VL is about a troupe of vaudevillians living a day to day existence. We have there the usual characters, magician, clairvoyant, female dancers, etc. To the troupe arrives and sticks like glue, a young, attractive woman who wants to be dancer too. The troupe reject her because they would have to share an already poor pie with one more member, but also for jealousy. Something happens then that forces them to accept her and rapidly she becomes the main attraction. Now most in the troupe love her, specially its director, Checco, who was fond of her from the start anyway, to the great dismay of his girlfriend, Massina's Melina. But the new girl shows up to be just a manipulative leech, only interested in using Checco as a stepping stone. Using her influence on Checco she spends troupe money in hats and dresses so she can frequent ritzier places. In one of those places she finds her next Svengali and then she takes off with him. At the end we see her waving Checco goodbye while taking off to Milan. Later aboard the train where the troupe travels to some provincial town, Checco profits from the brief absence of his now wife Melina to work his charms on yet another young woman who just got into the train.
The story is trivial and predictable; we know early on that only lame things will happen because Fellini's pathos is kept well under control. For. ex. when they are all invited by a duke to his estate. During he night he aristocrat tries to work his way into the starlet's bed but he's stopped by Checco, who suddenly appears keen in preserving decency. Later there's absolutely no tension between him and Svengali II when this last steals the girl from him. The only pathos we see in the whole film is when he goes back to Melina, asking her for money, because of the starlet and Melina cries, pitying herself. The rest is lame, predictable.
In all, not interesting enough for regular viewers. Only for those interested in Fellini's work, to see the results of his genius being kept under tight rein. 6/10.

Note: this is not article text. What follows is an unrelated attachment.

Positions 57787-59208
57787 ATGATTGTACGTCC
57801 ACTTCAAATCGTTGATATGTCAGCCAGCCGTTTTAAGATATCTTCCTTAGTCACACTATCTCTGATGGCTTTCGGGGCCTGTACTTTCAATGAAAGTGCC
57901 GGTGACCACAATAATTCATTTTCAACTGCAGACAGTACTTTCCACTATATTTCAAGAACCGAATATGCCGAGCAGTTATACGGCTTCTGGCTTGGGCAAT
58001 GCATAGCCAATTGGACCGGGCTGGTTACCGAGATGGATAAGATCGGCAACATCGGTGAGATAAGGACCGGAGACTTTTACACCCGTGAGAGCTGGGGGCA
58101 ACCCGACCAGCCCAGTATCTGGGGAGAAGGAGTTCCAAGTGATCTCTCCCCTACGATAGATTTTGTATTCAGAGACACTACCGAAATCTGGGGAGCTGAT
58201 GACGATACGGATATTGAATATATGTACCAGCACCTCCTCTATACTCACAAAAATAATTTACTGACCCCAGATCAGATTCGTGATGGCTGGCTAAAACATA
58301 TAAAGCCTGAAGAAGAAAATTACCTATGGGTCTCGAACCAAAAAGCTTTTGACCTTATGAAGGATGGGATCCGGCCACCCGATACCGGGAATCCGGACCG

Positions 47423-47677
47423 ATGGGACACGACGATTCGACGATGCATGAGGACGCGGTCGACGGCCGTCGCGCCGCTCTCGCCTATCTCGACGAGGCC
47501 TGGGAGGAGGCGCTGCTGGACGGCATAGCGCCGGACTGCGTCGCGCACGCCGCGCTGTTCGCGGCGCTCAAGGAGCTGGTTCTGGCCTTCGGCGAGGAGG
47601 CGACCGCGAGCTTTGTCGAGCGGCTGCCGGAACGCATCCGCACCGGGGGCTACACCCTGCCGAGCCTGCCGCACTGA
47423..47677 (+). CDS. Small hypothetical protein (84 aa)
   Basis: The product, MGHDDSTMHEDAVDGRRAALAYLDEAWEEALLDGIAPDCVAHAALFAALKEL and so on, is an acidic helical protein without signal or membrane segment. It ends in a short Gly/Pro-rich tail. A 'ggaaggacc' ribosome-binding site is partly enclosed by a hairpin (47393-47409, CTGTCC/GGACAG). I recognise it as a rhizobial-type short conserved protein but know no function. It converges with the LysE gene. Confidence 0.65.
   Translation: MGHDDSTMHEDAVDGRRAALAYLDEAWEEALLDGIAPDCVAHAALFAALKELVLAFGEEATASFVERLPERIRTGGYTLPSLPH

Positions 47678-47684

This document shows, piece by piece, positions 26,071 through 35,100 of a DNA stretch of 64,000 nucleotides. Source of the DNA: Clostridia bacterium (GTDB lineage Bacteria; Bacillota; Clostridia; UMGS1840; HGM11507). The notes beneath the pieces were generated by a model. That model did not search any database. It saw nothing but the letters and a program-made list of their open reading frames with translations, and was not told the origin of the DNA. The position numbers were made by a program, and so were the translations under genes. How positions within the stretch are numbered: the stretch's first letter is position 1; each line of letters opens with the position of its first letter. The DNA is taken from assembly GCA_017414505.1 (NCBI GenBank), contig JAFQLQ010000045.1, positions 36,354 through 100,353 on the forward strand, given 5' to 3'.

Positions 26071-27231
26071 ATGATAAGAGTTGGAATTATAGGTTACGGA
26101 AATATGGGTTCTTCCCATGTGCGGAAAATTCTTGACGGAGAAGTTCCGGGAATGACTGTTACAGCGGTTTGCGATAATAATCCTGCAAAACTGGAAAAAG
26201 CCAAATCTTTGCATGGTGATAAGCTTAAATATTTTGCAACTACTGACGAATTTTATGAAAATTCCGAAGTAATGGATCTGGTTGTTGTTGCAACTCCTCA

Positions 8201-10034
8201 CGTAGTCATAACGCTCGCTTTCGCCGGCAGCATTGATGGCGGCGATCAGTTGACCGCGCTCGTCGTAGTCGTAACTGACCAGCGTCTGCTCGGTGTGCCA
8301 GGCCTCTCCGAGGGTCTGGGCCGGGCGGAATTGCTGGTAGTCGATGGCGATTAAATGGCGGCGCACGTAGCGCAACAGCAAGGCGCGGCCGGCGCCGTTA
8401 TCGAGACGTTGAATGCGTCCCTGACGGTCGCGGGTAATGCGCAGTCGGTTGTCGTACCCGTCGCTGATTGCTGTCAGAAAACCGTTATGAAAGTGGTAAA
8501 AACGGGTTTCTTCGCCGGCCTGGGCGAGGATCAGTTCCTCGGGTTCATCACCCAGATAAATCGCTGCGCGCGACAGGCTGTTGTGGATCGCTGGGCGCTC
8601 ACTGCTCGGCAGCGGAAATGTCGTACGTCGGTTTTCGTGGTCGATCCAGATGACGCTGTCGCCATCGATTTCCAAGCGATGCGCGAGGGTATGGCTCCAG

I admit it: I struggle more with Fellini than any other "master" of the cinematic cannon. If you recall the annoying guy in the movie line behind Alvy Singer and Annie Hall, I'm afraid to say that I agree with most everything he said about Fellini. Having said that, this, his first work as a (co-) director, is quite delightful. Here, the things that would get the master excited throughout his career- the circus, the city, night and delirium- are ecstatically expounded, but without the brooding insistence on metaphorical significance that would take over from "La Dolce Vita" on. Watching this, I simply felt myself to be on a wild ride, and there were even moments that made Fellini's signature elements feel as mystical as the director would later "command" his audiences to feel them. But here, the mysticism came naturally, and therefore seemed much more legitimately profound and unexpected.
*** This review may contain spoilers ***
If you have ever wondered why Federico Fellini's film 8½ was called 8½, the reason is simple. It was the eighth full film he had directed, till that point, along with a ½ film credit, which was his debut effort, 1950's co-direction in the 97 minute long black and white film Variety Lights (Luci Del Varietà), along with Neo-Realist film directing veteran Alberto Lattuada. The film's story and screenplay, however, were both penned by Fellini, and the most manifest thing about the film is its similarity to the Hollywood film All About Eve, released the same year- albeit it is a bit grittier, more realistic and less melodramatically star-driven, and its influence on Fellini's own later La Strada, as well as presaging many Fellini trademarks and tics. It is not a great film, but a thoroughly enjoying light bit of entertainment. Before this film, Fellini had mostly worked as a screenplay writer and script doctor. His most well known contribution prior to this film was on Roberto Rossellini's Open City .despite their poverty and idiocy, selfishness and ill manners, the characters in Variety Lights are lovable and utterly human. They are not the grotesques and caricatures that would become Fellini's stock in trade in later years. They merely have to clutch to a goose, shrug an eyebrow, or yawn lazily on a divan, and the sense is that these are real people, not mere fictive characters. Even the camera lingers on them in soft hues, suggesting the empathy of the filmmakers'. The insider knowledge the film displays is classic Fellini territory, and despite being an ensemble film it is really the stellar acting of Peppino De Filippo that raises this film above mere schmaltz, which it could have become rather easily. No, it's not as deep nor poignant as Charlie Chaplin's Limelight, released two tears later- a film with similar themes and backgrounds, but it is a worthwhile film, and one that stands up to repeated viewings.